As time passed, what we once experienced as sweet and genuine, soured and spoiled under the pressure of trying to fulfill our dreams and become who it was we thought ourselves destined to be. This woman whose voice I recognized from distances away and whose handwriting I can still see when I close my eyes became the perpetrator of some of the greatest drubbings to my self-confidence and the orchestrator of some of the most intense mental and emotional distress I’ve ever known. After years of pouring ourselves into our work, she made it clear to me that when it came down to choosing between the work we built or our friendship, she’d choose the work, and what it could do for her, every time.
In healthier situations, the strength of the relationship would make it so that there would never have to be a crossroads: both the relationship and the work could flourish. Together we started a personal and special project and turned it into a professional pursuit. Once the project became work, it turned cold and corporate, and I no longer felt like I belonged. After several raucous disagreements about control and money, I surrendered the work in efforts to just have my friend back. Shortly after, she stopped calling, texting, and engaging me altogether.
After many conversations and therapy visits, I stopped interrogating myself about what I could have done to cause the dismantling of the friendship and accepted that my old friend was scared of so many things, things that haunted her long before we ever met, things I triggered without even knowing.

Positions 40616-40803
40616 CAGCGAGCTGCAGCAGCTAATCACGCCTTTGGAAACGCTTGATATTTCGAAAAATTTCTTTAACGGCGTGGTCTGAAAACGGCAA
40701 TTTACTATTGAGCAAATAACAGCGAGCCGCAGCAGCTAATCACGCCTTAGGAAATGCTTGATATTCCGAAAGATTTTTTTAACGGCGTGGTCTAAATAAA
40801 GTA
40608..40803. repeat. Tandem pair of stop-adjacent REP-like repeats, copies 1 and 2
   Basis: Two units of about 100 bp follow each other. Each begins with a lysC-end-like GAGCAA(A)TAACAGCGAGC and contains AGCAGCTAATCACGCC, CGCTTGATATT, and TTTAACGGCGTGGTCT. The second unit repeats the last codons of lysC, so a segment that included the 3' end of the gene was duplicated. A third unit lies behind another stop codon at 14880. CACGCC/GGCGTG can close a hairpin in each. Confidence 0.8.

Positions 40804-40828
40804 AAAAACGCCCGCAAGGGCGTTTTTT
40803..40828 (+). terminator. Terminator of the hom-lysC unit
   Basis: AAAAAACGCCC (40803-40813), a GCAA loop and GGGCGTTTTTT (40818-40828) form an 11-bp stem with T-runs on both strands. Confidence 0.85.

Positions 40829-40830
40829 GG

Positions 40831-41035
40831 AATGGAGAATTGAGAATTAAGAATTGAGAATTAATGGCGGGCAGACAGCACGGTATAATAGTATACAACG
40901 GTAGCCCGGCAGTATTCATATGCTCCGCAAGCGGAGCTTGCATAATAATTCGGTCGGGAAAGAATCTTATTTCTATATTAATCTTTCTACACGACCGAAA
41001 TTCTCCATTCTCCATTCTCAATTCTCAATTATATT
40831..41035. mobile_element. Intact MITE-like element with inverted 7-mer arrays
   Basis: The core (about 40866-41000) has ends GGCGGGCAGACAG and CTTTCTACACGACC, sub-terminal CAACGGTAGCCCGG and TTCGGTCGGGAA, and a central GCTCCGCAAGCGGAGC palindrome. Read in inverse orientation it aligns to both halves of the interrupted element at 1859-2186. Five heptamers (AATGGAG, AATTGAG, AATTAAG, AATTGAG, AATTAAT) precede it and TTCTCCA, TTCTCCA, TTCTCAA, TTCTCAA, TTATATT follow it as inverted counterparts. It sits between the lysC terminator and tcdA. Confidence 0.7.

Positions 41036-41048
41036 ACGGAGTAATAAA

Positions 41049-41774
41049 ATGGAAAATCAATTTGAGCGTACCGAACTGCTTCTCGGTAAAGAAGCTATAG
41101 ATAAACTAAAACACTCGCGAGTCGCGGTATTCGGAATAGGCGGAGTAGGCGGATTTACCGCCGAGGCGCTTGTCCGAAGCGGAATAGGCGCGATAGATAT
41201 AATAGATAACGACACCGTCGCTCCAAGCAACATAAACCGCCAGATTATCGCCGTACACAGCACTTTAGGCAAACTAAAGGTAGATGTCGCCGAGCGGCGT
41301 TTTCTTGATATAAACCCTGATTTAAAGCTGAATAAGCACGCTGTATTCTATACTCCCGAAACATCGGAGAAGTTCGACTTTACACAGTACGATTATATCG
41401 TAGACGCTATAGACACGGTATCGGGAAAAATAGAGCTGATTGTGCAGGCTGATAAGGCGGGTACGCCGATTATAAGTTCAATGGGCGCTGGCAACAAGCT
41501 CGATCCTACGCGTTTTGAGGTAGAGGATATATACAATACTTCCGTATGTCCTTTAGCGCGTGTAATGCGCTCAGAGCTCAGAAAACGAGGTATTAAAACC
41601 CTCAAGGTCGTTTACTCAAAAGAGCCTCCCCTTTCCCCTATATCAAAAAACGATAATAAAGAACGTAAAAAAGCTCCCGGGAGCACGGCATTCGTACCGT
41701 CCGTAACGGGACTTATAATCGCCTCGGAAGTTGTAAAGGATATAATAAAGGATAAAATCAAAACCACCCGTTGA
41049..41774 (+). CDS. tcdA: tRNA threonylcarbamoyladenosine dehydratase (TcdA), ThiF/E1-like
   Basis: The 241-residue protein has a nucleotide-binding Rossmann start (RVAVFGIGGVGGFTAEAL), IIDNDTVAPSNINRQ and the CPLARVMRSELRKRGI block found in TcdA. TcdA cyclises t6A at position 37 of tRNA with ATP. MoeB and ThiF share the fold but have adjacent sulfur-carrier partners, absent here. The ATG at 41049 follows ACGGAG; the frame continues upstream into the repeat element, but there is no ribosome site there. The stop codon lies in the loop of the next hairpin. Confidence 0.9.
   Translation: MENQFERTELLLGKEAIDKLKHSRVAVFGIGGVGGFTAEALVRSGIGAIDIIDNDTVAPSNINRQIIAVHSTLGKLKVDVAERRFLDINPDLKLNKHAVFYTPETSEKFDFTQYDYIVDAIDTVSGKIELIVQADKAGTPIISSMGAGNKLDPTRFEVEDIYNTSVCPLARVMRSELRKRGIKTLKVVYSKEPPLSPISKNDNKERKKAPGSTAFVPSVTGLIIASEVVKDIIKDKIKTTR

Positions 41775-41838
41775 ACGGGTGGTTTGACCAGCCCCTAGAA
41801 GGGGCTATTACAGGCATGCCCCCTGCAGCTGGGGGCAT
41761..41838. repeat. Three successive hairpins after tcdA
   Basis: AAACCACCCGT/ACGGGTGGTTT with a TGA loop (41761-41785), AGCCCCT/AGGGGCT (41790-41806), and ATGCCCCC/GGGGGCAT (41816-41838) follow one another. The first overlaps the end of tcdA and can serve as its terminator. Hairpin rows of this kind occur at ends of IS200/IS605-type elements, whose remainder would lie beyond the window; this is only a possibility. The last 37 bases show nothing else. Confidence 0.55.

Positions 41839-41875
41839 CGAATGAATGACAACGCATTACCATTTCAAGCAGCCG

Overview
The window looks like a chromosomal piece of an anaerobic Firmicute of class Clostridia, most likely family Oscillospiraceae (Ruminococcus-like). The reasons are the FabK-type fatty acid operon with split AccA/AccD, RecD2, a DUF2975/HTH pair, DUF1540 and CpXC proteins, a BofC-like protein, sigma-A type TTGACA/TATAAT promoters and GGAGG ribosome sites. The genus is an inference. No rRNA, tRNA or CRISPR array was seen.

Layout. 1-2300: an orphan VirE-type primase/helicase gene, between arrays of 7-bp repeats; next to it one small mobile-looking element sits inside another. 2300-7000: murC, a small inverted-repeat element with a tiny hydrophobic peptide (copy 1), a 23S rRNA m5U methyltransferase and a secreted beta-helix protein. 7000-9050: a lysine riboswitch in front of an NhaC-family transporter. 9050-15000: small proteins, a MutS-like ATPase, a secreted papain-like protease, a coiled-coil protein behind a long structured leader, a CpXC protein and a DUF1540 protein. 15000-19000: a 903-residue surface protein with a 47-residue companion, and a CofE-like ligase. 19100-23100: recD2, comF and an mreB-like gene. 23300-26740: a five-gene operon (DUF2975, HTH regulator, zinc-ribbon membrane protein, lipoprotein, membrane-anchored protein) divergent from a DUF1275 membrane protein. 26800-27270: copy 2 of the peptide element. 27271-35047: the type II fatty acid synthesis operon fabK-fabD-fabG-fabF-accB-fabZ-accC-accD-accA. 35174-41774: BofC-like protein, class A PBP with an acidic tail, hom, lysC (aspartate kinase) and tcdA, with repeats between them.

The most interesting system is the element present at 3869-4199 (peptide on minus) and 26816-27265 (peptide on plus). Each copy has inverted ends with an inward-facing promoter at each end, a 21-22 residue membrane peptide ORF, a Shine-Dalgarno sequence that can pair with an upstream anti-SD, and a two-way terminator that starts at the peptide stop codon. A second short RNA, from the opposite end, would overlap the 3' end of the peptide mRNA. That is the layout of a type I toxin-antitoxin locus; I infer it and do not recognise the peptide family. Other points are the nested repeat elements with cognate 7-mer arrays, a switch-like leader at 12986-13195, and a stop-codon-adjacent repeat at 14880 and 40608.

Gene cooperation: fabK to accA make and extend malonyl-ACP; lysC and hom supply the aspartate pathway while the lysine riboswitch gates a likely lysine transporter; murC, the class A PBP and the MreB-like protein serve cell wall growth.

I also discovered my part in the dissolution of our union came from the same place as hers: fear. All my life, I’ve used people-pleasing as a tactic to keep those I love most close to me. This time, it not only didn’t work, but it also fizzled and imploded in my face. People-pleasing isn’t effective. It’s manipulation, and it doesn’t work in the long haul of maintaining authentic relationships. I performed and pretended to be ok with so many aspects of our friendship from the very beginning. This false performance is what contributed to its demise.
That friendship is over, but I still have a lot of love and respect for my old friend. I have accepted that there was something about the brew we made together that just doesn’t work anymore. That’s life. Yet for every hurtful thing she said and for every painful memory we made are stories of women who’ve stood in the gap as a sister for me and other women in their lives. There’s been a balance of the good and the difficult but the cycle of commitment to one another continues as we learn, evolve and find safety in and for one another. I’ve seen Black women, time and time again, extend their arms, bend their backs, stick out their necks for another Black woman, not because they had to, but because, for them, it was the only obvious choice.